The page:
Over the years, alternative theories that explain capital structure and leverage have been developed in order to determine the factors that affect value. Modigliani and Miller (1958) in their first proposition stated that market is fully efficient when there are no taxes. Thus, capital structure and leverage affect neither cost of capital nor market value of a firm. In their second proposition, they maintain that interest payments of debt decrease the tax base, thus cost of debt is less than the cost of equity. The tax advantage of debt motivates the optimal capital structure theory which implies that firms may attain optimal capital structure and increase value by altering their capital structures. Authors like Barneaet al. (1981) support the view of Modigliani and Miller. However, others have contrasted the findings of the earlier studies suggesting that the three key policies of a firm namely; investment, financing, and dividend policy are related (Anderson, 1983). This is predicated on the assumption that Modigliani and Miller's ideal world does not exist. Financial markets are not perfect given taxes, transaction costs, bankruptcy costs, agency costs, and uncertain inflation in the market place.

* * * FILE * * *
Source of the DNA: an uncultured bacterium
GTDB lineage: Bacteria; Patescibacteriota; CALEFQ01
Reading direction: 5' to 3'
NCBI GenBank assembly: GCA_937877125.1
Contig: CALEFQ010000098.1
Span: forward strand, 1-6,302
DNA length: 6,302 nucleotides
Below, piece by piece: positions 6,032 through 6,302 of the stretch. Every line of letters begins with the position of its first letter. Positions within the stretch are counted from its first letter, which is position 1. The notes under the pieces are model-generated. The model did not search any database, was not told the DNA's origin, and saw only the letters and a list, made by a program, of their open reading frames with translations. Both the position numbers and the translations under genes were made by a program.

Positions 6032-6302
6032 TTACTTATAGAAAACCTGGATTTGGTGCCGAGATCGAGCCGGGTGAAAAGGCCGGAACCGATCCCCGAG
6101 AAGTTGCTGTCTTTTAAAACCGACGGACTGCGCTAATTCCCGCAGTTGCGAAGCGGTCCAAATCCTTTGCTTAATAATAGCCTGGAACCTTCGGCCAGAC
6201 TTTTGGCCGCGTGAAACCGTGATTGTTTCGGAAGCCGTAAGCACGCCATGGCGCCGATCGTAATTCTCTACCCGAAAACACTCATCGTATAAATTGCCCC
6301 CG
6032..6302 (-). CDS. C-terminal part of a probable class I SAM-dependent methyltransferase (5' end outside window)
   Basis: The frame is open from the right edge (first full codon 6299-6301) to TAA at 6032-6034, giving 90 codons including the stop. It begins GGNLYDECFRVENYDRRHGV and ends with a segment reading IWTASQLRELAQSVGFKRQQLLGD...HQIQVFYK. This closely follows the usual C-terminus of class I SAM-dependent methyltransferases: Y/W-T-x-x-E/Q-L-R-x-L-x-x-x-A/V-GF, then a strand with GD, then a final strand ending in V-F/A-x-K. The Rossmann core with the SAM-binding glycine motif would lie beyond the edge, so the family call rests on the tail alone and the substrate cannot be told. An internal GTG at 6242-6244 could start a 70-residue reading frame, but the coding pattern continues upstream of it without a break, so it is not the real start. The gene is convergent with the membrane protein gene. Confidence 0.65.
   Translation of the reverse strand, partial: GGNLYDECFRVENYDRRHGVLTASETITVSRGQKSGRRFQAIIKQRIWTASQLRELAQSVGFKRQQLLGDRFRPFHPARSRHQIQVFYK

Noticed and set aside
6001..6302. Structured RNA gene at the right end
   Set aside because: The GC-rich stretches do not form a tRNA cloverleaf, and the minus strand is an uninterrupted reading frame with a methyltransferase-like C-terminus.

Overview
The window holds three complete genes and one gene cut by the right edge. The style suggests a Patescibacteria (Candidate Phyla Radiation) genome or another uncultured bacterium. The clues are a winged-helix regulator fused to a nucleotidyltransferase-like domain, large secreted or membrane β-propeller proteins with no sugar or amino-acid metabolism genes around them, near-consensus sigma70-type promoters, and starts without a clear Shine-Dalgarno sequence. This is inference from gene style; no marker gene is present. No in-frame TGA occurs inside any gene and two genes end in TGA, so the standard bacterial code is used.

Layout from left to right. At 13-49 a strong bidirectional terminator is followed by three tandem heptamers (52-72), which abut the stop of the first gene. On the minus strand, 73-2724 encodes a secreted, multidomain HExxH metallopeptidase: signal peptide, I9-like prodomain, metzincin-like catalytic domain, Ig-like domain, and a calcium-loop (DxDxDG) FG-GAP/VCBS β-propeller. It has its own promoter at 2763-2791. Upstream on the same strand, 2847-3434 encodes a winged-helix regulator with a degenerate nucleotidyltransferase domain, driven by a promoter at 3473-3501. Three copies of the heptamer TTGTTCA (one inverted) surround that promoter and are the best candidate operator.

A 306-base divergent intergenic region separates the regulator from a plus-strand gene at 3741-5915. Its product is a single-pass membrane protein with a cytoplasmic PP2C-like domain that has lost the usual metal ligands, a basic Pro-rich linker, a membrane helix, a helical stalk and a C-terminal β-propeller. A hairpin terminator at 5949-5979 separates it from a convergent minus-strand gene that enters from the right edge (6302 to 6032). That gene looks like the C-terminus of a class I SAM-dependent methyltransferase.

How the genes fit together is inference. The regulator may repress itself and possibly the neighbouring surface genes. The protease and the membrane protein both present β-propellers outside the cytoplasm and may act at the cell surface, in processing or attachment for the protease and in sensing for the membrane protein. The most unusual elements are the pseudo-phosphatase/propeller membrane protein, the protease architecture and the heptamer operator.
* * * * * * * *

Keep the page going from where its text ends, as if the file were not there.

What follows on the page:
2.2.2 The Tradeoff Theory
Firms are considered to tradeoff between the benefits and the costs of debt, and based on such tradeoff there will be an optimal capital structure for the firm. Tax reduction on debt and the control of free cash flow problem push firms to absorb leverage in their capital structure, while bankruptcy costs and other agency problems push firms to use less debt.